Fig 3. Australian mineral exploration expenditure 1970-2004.

The steady rise in expenditure (figure 3) has been driven by a marked increase in demand for minerals, notably from China, and high metal prices – with most at or near 15 to 20-year highs. Improvements in the global economic market and high prices for mineral commodities have resulted in substantial improvement in the economic performance of the resources sector.

Figure 3. Australian mineral exploration expenditure 1970-2004 in constant 2004-05 dollars, based on Australian Bureau of Statistics data deflated by the Consumer Price Index. (Larger image [GIF 252.2Kb])

Spending increased in all jurisdictions except Victoria, where a minor fall occurred. Western Australia was the leader, attracting $606 million, an increase of 30% on 2003-04. It was followed by Queensland where spending rose by 32.9% to $166.4 million and New South Wales where spending rose by 45.7% to $73.6 million. Spending in South Australia rose by 60.4% to $66.9 million and in the Northern Territory (up by 30.8%) to $55.6 million. Tasmania recorded a 10.7% increase to $8.5 million. Victorian exploration spending fell by 3.7% to $51.5 million.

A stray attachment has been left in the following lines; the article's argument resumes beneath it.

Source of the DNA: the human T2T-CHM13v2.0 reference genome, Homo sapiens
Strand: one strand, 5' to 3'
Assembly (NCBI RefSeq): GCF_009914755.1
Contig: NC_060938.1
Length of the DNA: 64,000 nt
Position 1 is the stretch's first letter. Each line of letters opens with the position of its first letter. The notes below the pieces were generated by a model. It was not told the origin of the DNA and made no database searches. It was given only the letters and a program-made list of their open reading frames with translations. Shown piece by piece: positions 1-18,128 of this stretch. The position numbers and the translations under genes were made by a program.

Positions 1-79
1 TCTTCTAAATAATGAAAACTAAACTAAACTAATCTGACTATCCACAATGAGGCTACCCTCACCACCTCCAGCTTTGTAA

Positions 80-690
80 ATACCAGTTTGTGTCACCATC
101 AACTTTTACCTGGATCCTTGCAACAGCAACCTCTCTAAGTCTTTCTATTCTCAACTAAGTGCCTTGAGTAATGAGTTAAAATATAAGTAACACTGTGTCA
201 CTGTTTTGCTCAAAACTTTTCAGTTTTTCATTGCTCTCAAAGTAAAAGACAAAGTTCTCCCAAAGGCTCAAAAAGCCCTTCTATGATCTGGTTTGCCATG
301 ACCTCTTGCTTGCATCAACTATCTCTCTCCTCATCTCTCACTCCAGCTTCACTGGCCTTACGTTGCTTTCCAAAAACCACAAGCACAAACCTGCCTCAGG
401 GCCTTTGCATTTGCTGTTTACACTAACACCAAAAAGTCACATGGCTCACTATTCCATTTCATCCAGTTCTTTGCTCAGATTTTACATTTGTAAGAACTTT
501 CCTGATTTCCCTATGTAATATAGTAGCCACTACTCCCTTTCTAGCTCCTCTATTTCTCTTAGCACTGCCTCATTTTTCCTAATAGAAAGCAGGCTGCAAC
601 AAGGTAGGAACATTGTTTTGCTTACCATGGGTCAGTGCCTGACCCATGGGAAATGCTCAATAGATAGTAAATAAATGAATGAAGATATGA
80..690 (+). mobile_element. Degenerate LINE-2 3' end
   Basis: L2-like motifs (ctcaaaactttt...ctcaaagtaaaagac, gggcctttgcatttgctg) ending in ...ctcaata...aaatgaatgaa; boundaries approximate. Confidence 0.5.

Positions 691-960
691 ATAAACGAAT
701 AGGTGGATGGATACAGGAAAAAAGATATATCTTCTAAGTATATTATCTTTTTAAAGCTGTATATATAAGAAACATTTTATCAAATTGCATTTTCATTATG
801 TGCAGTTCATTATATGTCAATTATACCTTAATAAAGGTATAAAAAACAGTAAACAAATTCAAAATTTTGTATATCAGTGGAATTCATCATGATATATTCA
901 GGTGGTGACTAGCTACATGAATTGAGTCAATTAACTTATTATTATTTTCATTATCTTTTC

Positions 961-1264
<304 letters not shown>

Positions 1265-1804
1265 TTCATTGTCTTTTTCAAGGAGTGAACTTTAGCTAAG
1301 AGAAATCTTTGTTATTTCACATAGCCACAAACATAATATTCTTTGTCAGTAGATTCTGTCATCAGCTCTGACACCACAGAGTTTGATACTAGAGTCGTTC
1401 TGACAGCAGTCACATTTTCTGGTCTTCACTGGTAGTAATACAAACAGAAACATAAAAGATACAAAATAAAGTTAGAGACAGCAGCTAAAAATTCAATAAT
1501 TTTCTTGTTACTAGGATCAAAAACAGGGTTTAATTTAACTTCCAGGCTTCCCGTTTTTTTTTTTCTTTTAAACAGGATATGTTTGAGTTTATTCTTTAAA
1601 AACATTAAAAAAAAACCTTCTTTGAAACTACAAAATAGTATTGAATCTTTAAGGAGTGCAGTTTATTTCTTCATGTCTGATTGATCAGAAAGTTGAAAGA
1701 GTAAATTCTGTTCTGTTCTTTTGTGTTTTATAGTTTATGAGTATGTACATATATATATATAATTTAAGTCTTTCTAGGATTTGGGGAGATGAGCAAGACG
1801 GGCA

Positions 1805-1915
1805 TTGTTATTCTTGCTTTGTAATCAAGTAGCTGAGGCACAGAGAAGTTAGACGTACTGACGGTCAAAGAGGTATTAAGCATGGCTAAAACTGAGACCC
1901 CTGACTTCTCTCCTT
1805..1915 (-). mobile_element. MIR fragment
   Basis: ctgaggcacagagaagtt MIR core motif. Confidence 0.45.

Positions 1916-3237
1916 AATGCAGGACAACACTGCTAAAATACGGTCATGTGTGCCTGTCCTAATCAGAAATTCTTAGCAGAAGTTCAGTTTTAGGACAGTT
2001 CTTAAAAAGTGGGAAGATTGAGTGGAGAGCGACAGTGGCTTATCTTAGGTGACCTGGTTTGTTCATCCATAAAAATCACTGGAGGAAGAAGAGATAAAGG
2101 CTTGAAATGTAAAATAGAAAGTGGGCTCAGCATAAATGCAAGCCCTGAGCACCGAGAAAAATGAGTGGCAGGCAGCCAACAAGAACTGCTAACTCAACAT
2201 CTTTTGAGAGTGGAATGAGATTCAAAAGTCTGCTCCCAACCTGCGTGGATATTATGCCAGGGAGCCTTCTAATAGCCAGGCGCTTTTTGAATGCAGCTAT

The strong growth in exploration expenditure in 2004-05 is encouraging but gold exploration has remained flat (declining in real terms) over the past two years. This trend is of concern because:

ABS reported gold exploration spending for 2004-05 was $391.7 million, a reduction of $5.4 million over 2003-04. Western Australia was the focus of gold exploration with $259.6 million (66% of total spending).

Other metals